Hedge funds remain a valid part of institutional investment portfolios, but they must also adjust their structures, be more transparent about fees and be more creative around the products they offer, according to a report by Willis Towers Watson.
The report, called ‘Hedge funds: a new way’ notes that hedge funds have witnessed a growing tide of negative sentiment directed at them, driven by a lengthy period of lacklustre returns coupled with hefty fees. But the report suggests that the sector can recover from this if certain changes are made.
“We believe hedge funds continue to have competitive advantages relative to larger institutional asset managers, which result from their largely unconstrained investment mandate,” the report says. “They can be more dynamic, hire the brightest investment talent and should be less influenced by underlying market returns. Consequently, a hedge fund portfolio can generate strong performance and complement a total portfolio.”
The consultancy firm suggested it has designed a new metric for how hedge funds operate, which “combats the structural headwinds facing the industry by isolating specialist skill, designing appropriate solutions to fit in with the wider portfolio and negotiating value for money”.
The report says: “We believe that this new way allows hedge fund portfolios to deliver attractive returns, improve portfolio balance and ultimately justify their inclusion in our clients’ portfolios.”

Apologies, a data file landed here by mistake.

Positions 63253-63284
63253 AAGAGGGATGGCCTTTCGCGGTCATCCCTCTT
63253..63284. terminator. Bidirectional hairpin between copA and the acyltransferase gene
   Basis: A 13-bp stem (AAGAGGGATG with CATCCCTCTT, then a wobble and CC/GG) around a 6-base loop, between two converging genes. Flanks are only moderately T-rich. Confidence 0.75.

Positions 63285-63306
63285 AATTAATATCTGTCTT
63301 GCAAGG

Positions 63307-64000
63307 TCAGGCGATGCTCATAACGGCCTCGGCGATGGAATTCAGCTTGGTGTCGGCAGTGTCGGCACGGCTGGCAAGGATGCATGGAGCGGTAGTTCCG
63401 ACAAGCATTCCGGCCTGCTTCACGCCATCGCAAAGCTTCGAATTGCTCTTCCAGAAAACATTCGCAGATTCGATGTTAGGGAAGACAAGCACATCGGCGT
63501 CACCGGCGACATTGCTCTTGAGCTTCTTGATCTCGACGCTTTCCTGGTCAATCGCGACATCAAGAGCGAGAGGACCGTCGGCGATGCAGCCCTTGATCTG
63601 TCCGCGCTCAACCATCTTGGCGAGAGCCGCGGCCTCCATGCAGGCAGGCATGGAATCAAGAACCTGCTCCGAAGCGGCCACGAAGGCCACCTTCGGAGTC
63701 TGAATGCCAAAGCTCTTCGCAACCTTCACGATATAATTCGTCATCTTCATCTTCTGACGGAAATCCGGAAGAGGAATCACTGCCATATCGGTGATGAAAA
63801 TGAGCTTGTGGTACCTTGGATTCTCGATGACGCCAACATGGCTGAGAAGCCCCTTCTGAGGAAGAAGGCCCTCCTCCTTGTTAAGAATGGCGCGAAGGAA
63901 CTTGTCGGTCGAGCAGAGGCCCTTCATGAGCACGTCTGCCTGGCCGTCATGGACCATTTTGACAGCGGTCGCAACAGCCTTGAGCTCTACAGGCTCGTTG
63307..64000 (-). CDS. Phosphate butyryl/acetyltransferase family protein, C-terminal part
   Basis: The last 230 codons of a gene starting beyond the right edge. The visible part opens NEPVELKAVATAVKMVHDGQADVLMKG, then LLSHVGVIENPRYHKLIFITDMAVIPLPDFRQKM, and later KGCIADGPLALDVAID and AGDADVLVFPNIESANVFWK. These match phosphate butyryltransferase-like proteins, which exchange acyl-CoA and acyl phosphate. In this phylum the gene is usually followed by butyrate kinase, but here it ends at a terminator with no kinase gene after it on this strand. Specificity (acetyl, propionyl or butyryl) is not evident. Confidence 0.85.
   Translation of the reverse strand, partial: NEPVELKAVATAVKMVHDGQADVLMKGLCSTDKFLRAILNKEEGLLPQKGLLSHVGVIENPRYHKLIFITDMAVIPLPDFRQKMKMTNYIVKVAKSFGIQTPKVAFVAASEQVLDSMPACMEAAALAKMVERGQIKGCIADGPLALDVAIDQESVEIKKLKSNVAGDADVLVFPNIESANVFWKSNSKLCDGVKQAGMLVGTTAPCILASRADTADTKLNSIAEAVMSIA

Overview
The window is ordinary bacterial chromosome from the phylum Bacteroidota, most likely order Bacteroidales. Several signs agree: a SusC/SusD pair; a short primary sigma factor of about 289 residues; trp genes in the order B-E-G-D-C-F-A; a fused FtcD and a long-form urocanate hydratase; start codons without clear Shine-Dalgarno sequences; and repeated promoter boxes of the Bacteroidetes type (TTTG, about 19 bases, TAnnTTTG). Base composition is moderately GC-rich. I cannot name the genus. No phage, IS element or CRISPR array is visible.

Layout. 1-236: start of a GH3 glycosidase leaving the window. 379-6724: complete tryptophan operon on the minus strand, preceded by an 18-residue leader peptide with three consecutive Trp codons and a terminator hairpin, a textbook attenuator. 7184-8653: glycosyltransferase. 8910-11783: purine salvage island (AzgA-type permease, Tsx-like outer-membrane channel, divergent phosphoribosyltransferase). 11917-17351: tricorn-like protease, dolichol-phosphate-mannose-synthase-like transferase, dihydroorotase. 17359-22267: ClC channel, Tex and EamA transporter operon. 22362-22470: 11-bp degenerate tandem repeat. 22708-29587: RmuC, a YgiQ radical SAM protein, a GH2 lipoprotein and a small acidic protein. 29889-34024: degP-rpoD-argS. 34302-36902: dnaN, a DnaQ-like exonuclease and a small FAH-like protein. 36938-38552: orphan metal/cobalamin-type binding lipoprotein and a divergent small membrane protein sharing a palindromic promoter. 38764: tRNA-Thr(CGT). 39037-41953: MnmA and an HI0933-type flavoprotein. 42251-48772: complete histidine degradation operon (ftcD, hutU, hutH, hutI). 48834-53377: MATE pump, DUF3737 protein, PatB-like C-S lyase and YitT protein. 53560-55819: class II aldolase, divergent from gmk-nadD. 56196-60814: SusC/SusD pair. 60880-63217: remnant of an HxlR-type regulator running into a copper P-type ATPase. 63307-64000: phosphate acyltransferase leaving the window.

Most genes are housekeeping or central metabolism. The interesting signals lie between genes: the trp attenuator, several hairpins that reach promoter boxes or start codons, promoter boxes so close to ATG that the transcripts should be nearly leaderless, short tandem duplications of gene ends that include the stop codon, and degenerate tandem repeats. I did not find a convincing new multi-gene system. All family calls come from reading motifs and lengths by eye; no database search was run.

It notes that it has always avoided viewing hedge funds in isolation, but rather as part of a portfolio, designed to complement and to augment. “This philosophy has driven the superior downside protection we believe is so important,” it suggests.
The report adds: “Evolving to the new way, to thrive going forward, has been far from a trivial exercise. It has required us to draw on our wider resources. We have leveraged our clients’ collective scale, new infrastructure and our culture of innovation to help identify, design and launch specialist hedge fund solutions underpinned by a desire to change the investment industry for the benefit of the end saver. We believe we have created a new and different way and hope disillusioned asset owners will evaluate hedge funds through this alternative lens.”
Willis Towers Watson, Hedge fund, Cayman Island,